(This article was originally written for and posted on the website of the interdisciplinary academic network Cultures of the Cold War.)
In the counter-factual novel Stealing The Future the rift with reality is pinpointed as beginning on the 4th November 1989, but the subsequent publication of the For Our Country Statement played a significant role in building East Germans’ confidence in their ability to remain independent of West Germany. Continue reading “For Our Country”
As I said in Part II, in Stealing the Future I’ve tried to remain as true to historical fact as possible – practically this means trying to keep the history of countries other than Germany pretty much true to real life. Outside the GDR the biggest surprise is the continued existence of the USSR. I decided to let Mikhail Gorbachev keep the Soviet ship of state afloat, despite all its leaks and mutinies. Continue reading “Could the GDR have survived? Part III – the Geopolitics of Stealing the Future”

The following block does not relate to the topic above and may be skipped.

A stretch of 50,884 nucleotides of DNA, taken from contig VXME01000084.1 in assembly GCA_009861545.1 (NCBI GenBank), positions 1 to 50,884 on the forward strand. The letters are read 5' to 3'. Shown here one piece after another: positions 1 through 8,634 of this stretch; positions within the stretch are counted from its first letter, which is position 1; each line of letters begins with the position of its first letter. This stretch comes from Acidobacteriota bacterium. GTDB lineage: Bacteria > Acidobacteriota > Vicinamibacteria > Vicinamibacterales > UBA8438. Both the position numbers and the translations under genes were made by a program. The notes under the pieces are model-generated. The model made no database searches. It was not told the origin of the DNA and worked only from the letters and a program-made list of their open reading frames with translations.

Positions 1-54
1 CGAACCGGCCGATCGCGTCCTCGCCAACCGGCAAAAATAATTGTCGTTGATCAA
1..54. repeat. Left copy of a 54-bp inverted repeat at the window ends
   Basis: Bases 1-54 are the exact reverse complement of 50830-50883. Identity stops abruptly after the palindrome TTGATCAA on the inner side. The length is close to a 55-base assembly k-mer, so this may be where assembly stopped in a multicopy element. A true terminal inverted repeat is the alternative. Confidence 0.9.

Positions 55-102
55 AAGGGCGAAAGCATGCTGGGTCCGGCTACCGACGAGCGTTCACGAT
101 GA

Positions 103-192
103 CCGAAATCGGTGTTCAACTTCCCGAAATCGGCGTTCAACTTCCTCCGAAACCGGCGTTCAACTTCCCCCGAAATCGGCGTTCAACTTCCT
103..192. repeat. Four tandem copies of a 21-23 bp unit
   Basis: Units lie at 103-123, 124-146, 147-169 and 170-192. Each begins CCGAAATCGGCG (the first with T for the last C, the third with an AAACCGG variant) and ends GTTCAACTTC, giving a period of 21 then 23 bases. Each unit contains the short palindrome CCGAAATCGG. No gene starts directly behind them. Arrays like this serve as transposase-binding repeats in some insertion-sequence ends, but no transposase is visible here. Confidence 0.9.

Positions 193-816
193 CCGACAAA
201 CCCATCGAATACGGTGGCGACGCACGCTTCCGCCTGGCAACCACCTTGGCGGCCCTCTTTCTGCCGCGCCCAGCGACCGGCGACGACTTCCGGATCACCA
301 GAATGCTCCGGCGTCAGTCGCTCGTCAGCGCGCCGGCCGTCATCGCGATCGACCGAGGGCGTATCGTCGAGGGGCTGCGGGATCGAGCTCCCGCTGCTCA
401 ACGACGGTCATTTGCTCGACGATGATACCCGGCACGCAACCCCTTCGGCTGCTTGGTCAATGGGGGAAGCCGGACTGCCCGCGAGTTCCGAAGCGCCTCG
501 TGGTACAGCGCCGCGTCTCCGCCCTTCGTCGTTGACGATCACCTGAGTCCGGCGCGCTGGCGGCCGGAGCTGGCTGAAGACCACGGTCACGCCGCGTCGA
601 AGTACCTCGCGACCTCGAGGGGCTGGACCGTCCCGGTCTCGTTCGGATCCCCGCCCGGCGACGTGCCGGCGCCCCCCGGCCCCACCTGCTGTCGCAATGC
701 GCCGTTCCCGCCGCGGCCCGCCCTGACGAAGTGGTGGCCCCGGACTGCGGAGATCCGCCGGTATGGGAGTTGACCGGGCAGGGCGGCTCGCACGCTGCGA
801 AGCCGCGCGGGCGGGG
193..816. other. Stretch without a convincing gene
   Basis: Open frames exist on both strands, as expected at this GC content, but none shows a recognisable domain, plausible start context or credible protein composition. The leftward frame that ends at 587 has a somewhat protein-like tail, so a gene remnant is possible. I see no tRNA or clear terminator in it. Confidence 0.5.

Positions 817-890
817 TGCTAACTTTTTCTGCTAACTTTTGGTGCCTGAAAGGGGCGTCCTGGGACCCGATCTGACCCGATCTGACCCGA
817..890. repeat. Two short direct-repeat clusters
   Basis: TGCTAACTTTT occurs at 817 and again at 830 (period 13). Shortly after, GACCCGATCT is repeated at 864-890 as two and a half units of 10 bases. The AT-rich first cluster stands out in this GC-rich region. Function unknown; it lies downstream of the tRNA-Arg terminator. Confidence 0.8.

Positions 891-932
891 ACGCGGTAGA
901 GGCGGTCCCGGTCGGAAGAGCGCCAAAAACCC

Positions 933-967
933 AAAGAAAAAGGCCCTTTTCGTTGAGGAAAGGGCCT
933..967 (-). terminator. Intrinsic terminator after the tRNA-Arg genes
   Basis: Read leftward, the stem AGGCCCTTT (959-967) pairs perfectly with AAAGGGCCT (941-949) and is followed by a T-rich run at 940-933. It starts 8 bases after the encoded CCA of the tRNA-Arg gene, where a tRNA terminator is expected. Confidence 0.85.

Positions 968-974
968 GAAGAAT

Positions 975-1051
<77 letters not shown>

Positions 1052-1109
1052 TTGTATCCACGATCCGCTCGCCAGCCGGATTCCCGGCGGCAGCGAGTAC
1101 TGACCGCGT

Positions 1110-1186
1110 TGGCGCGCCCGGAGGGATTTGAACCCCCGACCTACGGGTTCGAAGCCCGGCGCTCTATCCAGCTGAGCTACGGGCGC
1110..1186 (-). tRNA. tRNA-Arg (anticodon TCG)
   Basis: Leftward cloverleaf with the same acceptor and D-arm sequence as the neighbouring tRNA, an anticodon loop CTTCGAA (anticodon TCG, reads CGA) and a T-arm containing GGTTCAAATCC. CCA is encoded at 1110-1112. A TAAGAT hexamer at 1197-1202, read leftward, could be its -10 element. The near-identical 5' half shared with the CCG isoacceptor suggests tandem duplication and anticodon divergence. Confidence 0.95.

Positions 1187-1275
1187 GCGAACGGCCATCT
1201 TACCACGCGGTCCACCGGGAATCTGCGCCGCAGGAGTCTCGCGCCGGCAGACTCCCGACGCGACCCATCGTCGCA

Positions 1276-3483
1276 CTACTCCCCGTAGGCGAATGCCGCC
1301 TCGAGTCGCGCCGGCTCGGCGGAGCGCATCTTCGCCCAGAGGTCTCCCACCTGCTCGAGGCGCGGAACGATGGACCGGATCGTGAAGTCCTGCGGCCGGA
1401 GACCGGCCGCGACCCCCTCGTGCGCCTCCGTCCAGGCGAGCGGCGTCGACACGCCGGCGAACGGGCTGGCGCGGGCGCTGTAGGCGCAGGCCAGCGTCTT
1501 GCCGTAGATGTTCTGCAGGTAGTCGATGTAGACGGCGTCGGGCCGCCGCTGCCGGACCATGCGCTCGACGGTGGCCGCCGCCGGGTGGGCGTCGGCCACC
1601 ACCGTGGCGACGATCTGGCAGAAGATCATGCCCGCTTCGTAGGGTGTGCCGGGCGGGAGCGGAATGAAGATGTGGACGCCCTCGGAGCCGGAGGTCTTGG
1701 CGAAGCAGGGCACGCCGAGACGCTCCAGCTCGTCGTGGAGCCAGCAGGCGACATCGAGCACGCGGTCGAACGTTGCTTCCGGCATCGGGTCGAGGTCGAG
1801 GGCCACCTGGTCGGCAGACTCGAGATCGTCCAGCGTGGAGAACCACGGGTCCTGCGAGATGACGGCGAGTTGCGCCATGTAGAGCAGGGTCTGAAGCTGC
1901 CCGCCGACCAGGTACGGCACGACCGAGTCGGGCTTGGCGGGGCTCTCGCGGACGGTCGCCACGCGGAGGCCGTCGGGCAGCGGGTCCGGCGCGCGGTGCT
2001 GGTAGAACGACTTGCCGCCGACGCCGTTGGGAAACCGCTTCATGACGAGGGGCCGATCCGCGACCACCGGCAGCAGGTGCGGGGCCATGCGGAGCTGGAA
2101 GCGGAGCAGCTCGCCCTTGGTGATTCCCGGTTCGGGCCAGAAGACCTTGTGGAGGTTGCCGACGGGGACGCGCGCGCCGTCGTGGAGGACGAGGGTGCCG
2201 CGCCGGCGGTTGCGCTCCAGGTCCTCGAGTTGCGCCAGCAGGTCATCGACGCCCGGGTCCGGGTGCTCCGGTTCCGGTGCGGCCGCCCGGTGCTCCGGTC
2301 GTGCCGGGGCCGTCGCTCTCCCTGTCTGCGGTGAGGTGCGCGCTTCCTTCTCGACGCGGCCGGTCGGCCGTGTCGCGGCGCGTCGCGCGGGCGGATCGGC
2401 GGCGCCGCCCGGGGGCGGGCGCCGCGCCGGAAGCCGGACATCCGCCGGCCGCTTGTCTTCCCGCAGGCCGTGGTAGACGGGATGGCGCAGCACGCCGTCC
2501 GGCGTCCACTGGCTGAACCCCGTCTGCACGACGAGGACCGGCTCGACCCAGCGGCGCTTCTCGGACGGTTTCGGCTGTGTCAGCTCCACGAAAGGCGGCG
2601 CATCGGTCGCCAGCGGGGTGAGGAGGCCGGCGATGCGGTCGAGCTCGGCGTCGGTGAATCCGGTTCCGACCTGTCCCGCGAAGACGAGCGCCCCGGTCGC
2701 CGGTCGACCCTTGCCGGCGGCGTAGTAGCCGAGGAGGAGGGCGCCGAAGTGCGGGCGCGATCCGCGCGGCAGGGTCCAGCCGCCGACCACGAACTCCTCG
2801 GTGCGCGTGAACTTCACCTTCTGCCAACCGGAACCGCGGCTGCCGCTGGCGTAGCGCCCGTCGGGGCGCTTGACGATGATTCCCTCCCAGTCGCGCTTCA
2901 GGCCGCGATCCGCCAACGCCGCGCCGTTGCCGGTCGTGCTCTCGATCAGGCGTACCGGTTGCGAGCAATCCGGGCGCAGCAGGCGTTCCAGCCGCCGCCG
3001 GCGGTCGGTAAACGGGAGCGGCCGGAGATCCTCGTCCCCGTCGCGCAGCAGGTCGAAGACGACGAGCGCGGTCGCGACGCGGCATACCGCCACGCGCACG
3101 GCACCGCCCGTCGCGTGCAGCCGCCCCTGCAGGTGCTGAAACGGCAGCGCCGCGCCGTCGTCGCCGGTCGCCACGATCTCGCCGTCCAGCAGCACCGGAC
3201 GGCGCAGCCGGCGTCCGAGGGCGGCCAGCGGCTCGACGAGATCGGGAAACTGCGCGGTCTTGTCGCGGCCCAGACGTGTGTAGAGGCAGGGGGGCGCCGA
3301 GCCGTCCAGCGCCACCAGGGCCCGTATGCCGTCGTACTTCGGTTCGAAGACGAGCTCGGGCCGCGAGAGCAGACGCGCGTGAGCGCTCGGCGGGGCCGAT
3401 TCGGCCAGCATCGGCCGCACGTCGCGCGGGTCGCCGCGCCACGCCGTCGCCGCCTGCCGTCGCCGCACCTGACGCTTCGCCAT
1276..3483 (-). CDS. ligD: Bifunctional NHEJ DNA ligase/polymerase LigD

A timeline of the GDR, showing both real events and those in the counter-factual world of Stealing the Future. Continue reading “Timeline for the GDR”
Point of Divergence
Stealing the Future is set in 1993 – nearly three years after (in ‘our’ world) the GDR ceased to exist. But in the East Berlin Series, the GDR has continued to exist, and is searching for ways to remain economically, politically and socially viable as a country in its own right.
Inevitably a change such as this would have an impact on the rest of the world, and perhaps more importantly, demands other changes in order to be at all possible. I talk about this more in the post How plausible is Stealing the Future, (including a look at the economic and the geo-political situation). Continue reading “Point of Divergence – when history splits”
Stealing the Future and its sequels have a very simple premise: that East Germany did not get taken over by the West in 1990, but carried on as an independent state. I believe it’s fair to say that many, probably most people in the East Germany (the GDR) in 1989-90 actually wanted to stay independent, and it’s very clear that those who were already in active opposition to the regime before 1989 weren’t aiming for unification with West Germany. Continue reading “Could the GDR have survived? Part I How Plausible is Stealing The Future?”